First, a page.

“Fore, please. Tiger Woods.”
It still feels surreal that the defending Masters champion, a 15-time major winner is greeted to the sound of silence when he tees off at this year’s Masters.
In a normal year, Tiger Woods surrounds himself with patrons on either side, hearing raucous cheers and applause as he begins his Masters on the first tee.
The 2020 Masters epitomizes abnormality.
In the early morning, Woods began his 2020 Masters on the difficult 10th hole, to only the sound of rustling Georgia pine trees.
No applause. No cheers. Just the crunch of a driver hitting a golf ball upon contact.
In an unprecedented year, filled with stark changes to our daily lives, seeing Woods atop the Masters leaderboard feels normal.
— The Masters (@TheMasters) November 12, 2020
It’s the feeling one experiences when the aroma of home-baked cookies comes out of the oven or opening presents under the Christmas tree.
All is right with the world. Such is the case with Tiger in contention at a major championship.
“I did everything well,” Woods said to reporters after his round. “I drove it well, hit my irons well, putted well. The only real bad shot I hit today was I think 8. I had a perfect number with a 60-degree sand wedge and I hit it on the wrong shelf. Other than that, I just did everything well. The only I could say is that I wish I could have made a couple more putts.”
Woods shot a bogey-free four-under 68, putting him three back of the lead. For context, when he won last year’s Masters, he only shot an opening-round 70.
It is the first time since the 2009 PGA Championship where Woods shot a bogey-free round at a major. In the three previous bogey-free opening rounds at majors, Woods ended up finishing no worse than second and won two tournaments, the 2000 U.S. Open at Pebble Beach (where he won by 15 strokes) and the 2000 Open Championship at St. Andrews (won by eight).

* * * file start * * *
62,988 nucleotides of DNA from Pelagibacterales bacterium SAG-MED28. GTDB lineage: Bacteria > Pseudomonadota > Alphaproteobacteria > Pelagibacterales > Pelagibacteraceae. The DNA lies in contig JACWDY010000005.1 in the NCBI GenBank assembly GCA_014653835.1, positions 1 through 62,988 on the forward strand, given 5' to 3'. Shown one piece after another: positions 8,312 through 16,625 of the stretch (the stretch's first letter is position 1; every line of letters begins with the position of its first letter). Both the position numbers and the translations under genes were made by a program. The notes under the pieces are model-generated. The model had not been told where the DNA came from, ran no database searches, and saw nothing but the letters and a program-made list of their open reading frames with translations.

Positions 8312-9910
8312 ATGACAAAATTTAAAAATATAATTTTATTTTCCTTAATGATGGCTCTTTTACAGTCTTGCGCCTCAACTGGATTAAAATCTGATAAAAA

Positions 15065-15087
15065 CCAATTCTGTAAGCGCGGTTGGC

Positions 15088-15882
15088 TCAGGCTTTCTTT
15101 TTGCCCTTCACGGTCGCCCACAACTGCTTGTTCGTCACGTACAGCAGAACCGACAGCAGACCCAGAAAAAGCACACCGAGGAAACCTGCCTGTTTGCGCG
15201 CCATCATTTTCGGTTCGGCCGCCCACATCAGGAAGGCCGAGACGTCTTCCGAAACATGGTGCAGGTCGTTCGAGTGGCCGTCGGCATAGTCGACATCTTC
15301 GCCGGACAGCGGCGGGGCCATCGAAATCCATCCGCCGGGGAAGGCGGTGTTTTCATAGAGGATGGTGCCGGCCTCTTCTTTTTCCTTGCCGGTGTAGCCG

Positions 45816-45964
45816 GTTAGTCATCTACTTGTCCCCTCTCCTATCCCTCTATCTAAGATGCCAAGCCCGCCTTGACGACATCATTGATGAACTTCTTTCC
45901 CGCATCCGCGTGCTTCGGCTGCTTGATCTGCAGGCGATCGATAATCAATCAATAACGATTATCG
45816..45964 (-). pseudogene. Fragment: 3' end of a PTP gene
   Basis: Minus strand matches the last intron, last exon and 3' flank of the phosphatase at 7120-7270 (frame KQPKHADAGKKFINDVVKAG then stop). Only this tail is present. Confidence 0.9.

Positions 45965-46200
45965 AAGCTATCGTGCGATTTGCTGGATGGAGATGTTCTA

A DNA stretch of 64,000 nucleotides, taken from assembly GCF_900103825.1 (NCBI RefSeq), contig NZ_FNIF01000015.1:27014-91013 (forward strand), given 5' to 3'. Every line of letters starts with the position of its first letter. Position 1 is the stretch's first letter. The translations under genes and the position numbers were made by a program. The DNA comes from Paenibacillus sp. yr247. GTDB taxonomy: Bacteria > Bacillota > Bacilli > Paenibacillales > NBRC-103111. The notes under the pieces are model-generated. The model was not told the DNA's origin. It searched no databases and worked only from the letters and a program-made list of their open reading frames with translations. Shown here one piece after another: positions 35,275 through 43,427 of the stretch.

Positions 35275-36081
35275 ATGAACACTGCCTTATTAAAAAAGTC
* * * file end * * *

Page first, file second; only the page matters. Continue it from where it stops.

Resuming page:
At the Masters, Tiger shot under-par opening rounds eight times. He’s finished no worse than eighth and won four of those tournaments, including last year.
Starting the Masters with the punitive 10th, followed by Amen Corner, is no easy task. Woods looked confident on those holes, finishing the four-hole stretch at one-under-par, with a birdie on the 13th.
The fact Woods made par after missing the fairway on 11 and was aggressive in going for the pin on the unforgiving par-3 12th over Rae’s Creek showed the five-time Masters champion’s fearlessness on the course.
🐯 Career-best opening round at the Masters.
🐯 First bogey-free opening round at the Masters.
🐯 First bogey-free round in a major in his last 106.@TigerWoods has found his form. 🐅 pic.twitter.com/hUWaKjHRa9
— PGA TOUR (@PGATOUR) November 12, 2020
“There is a sense of when I come here because I understand how to prepare for this course,” Woods said.
No clearer image of how abnormal this year’s Masters is than Woods’ performance on holes 15 and 16. Normally crowded with patrons sitting in the stands, cheers reverberating all around Augusta National, now is bare except for the golfers that play these iconic holes.
Woods birdied the two consecutive holes today. Seeing the Big Cat’s name rise on the leaderboard means electric roars throughout the course.
Instead, Tiger walked to the 17th hole, his mindset focused on the next shot.
The Thursday leaderboard at the Masters features many names that resonate with the past. Paul Casey, a fixture in 21st-century golf, sits alone atop the leaderboard after firing a seven-under 65. Lee Westwood, who still is looking for his first major despite his numerous appearances, sits tied with Woods at four-under-par.
Even as younger players like Justin Thomas or Bryson DeChambeau get in the mix, something is soothing about seeing a constant tenant of the game in contention.
In a year like 2020, at a Masters tournament unlike no other, seeing Woods in the mix, even after 18 holes, is the smallest semblance of normality needed to know we are going to witness a drama-filled event.